Pelosi vs. the Renegades: Who Won Dems' Big Budget Deal?

Pelosi vs. the Renegades: Who Won Dems' Big Budget Deal?


Speaker Nancy Pelosi on Wednesday celebrated the House’s approval a day earlier of Democrats’ $3.5 trillion budget framework — and downplayed some elements of the deal she struck to get all Democrats on board.

"It's a wonderful morning. We had such a good day in the Congress yesterday,” Pelosi told reporters at her weekly press conference. “I want to salute my caucus for the commitment to values that they demonstrated in accepting the president’s budget, the Build Back Better initiative. Again, it was a team effort for us to win the vote.”

For a while, though, it was far from certain that all of Pelosi’s team would stick together, as a group of moderate Democrats threatened to withhold their support for the budget blueprint unless the House first voted on the infrastructure bill.

The deal Pelosi made to secure the moderates’ votes included setting a September 27 deadline for a vote on the $1 trillion bipartisan infrastructure bill already passed by the Senate. Pelosi said that concession was just a “clarification” of the timeframe since surface transportation program authorizations expire at the end of next month and an infrastructure vote would have been needed by then anyway. "So, we're talking about a couple of days earlier," Pelosi said, adding that the moderates’ participation was “constructive.”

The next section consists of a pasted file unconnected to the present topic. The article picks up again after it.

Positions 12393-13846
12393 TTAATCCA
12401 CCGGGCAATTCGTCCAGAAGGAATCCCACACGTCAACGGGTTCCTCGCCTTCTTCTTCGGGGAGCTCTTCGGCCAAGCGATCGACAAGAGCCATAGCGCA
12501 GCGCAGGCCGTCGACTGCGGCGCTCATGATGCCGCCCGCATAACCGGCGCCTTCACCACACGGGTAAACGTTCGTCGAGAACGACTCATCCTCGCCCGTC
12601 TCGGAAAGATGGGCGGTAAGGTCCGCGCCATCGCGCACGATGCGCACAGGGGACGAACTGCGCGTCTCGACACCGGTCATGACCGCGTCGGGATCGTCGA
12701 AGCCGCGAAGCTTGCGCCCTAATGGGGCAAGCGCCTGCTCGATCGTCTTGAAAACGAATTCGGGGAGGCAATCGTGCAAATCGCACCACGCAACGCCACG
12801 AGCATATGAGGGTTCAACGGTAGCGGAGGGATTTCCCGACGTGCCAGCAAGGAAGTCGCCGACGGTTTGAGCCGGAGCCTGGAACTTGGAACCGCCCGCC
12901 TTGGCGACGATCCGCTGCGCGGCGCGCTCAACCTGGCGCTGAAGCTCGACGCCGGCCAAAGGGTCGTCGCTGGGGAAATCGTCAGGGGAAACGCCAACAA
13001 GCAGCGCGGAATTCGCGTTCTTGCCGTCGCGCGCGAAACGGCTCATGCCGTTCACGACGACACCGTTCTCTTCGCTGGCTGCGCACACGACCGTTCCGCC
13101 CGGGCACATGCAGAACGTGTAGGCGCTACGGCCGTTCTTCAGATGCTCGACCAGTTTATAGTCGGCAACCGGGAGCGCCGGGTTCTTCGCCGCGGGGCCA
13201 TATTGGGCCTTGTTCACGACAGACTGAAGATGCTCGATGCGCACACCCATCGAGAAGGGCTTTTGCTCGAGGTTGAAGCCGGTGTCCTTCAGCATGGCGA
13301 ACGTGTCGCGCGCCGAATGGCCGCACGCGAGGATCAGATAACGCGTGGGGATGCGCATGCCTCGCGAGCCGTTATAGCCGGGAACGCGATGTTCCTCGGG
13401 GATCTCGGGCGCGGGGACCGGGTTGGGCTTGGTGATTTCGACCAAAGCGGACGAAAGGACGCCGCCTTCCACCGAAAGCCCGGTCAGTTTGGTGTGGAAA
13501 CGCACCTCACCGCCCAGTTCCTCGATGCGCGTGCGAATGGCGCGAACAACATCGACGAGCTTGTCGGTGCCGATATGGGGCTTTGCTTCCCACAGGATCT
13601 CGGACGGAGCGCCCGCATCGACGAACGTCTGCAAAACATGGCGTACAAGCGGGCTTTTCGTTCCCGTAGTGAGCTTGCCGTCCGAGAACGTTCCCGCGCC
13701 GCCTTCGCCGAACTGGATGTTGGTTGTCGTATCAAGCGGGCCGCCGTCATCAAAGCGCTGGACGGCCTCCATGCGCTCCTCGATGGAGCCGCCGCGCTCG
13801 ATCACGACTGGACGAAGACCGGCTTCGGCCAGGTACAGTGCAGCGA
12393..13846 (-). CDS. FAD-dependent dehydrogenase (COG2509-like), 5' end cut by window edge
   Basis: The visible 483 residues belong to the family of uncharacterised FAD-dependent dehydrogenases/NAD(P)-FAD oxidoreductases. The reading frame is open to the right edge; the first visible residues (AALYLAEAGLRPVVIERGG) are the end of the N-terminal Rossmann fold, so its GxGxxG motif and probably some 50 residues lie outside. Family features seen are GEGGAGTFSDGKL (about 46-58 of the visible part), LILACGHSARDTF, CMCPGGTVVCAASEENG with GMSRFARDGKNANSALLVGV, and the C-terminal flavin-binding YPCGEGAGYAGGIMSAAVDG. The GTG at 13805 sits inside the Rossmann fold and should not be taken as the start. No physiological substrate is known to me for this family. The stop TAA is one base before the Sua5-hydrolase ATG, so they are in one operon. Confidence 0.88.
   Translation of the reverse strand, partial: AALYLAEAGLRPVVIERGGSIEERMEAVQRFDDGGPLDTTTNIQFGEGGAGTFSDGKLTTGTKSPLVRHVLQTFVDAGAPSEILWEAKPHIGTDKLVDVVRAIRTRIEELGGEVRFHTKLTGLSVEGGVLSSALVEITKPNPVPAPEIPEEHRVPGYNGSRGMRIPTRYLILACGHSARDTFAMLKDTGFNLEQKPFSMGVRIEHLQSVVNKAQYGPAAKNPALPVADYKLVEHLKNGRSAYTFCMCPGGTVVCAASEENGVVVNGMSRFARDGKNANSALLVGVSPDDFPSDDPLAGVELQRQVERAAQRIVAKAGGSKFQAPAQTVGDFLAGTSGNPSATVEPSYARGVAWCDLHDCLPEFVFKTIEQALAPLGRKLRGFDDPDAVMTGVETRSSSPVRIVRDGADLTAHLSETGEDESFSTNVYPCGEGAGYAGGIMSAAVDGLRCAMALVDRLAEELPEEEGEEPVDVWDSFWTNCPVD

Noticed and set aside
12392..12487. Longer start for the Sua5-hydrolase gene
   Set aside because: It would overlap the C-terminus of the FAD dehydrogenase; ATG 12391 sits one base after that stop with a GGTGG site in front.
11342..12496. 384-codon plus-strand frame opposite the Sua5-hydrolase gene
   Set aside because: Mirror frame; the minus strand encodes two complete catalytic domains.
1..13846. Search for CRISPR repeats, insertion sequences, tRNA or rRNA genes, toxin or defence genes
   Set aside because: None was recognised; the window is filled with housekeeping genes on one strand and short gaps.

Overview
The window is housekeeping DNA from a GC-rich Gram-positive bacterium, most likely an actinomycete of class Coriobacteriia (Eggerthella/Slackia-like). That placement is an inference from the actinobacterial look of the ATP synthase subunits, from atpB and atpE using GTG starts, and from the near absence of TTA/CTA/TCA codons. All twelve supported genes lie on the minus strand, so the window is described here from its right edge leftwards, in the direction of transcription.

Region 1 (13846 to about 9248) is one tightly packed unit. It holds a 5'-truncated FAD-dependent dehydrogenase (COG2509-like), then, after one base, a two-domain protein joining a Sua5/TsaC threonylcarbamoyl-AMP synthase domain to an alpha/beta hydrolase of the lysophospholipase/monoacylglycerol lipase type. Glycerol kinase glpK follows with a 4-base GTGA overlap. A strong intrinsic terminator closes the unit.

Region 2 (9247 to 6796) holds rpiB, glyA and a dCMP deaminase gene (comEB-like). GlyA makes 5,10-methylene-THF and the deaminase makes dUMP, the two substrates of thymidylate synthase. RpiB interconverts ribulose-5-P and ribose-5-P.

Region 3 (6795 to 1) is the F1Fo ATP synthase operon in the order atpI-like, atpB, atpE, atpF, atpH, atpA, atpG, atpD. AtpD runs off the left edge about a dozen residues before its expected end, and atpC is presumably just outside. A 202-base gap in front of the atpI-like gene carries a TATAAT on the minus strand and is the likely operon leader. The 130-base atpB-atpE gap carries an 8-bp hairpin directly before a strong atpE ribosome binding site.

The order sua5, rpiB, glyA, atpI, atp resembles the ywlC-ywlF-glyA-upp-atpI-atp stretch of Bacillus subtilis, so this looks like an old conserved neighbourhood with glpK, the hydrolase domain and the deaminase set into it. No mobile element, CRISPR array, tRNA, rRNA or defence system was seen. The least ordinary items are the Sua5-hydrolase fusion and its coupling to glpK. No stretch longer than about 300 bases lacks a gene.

Pelosi wants the $3.5 trillion sending package paid for: Pelosi told reporters that her goal is to have all committees reporting their individual portions of the budget package by September 15. She added that she wants to see the entire cost of the legislation covered. “I’d like to have it totally paid for. We’ll see what is possible,” she said. Other Democrats have suggested that their spending plans may not be fully offset.

Schumer says infrastructure and budget plans will meet most of President Biden’s emissions goals: In a letter to Senate colleagues, Senate Majority Leader Chuck Schumer (D-NY) said that an analysis by his office shows that the two pieces of legislation together would put the U.S. on track to reduce carbon emissions to about 45% of 2005 levels by 2030. Read more at Axios.

Centrists say they got what they wanted: "With roads and bridges crumbling across our nation, this agreement does what we set out to do: secure a standalone vote for the bipartisan infrastructure bill, send it to the president’s desk, and then separately consider the reconciliation package," the centrists led by Rep. Josh Gottheimer (D-NJ) said in a joint statement on Tuesday. “We have established a path forward that ensures we can pass this once-in-a-century infrastructure investment by September 27th, allowing us to create millions of jobs and bring our nation into the 21st century. It will receive standalone consideration, fully delinked, and on its own merits.”